After four days of deliberation, Sonoma County, California, jurors found in favor of a Sonoma State University employee who maintained he was fired from his position after raising concerns about the school’s handling of environmental hazards like lead and asbestos, according to The Press Democrat.
MyMeso previously reported that as the school’s former environmental health and safety inspector, Thomas R. Sargent, 48, raised concerns over how the school ordered employees to blow lead off of a roof with a leaf blower and contacted environmental authorities when asbestos dust was found in the main faculty office building. For those actions, he claims he faced retaliation at work and eventually felt he had to quit in July 2015 after 24 years with the school.
“He did the right thing, and now they’re persecuting him,” Sargent’s attorney Dustin Collier said during closing statements, according to a prior Press Democrat article. “He risked everything he had and lost. Again, some might say that’s foolish, but it’s also incredibly courageous.”
The jury awarded Sargent $387,895 in lost compensation and damages, including mental suffering and emotional distress, and found both Sargent’s immediate superior, Craig Dawson, and the California State University Board of Trustees liable in the case, according to the news source. His lawyer said the jury’s findings in Sargent’s case could allow the judge to award up to $2.9 million in additional damages to 231 university employees assigned to work at the building at the center of the case based on a section of the California Labor Code, which “allows aggrieved employees to recover civil damages on behalf of themselves, their co-workers and state occupational safety enforcement agencies,” according to The Press Democrat.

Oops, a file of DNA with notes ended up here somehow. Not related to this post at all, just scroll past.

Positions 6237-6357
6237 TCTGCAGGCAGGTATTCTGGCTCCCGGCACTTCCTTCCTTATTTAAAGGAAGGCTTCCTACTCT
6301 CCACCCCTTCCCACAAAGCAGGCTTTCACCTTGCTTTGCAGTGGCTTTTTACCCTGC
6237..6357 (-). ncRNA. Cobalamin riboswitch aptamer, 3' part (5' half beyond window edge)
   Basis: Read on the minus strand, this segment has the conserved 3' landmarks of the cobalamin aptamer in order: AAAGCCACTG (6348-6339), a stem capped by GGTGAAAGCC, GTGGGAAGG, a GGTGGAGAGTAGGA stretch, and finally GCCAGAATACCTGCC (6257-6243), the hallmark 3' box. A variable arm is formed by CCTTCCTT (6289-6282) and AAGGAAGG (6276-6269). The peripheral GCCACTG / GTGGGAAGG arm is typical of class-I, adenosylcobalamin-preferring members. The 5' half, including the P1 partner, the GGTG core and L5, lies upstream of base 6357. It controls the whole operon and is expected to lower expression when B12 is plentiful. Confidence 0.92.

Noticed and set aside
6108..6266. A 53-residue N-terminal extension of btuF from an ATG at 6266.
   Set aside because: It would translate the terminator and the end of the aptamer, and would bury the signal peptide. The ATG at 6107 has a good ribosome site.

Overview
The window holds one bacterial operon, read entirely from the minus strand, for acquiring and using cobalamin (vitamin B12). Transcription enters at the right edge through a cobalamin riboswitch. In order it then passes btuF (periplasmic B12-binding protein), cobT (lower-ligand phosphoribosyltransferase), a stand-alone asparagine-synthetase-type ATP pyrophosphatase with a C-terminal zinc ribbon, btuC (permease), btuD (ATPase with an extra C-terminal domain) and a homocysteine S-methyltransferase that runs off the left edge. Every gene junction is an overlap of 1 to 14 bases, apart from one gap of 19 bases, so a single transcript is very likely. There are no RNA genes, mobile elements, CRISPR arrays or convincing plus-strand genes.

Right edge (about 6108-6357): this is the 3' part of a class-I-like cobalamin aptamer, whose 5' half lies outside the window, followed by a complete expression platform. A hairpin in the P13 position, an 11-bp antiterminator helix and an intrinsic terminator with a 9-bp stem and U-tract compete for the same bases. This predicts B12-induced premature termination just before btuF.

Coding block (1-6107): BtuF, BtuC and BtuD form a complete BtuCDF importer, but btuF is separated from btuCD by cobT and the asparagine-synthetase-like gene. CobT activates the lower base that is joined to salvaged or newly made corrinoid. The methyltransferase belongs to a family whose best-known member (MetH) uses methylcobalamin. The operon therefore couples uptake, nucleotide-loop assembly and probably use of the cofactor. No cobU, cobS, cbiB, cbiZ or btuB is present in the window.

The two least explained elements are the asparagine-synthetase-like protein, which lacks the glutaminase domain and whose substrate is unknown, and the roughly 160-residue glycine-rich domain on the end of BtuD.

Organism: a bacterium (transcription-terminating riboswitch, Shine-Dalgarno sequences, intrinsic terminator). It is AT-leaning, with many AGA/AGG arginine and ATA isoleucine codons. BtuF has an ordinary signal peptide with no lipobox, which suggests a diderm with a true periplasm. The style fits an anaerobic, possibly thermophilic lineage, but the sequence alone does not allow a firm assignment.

The jury found evidence of seven of the 16 Occupational Safety and Health Administration claims in the suit.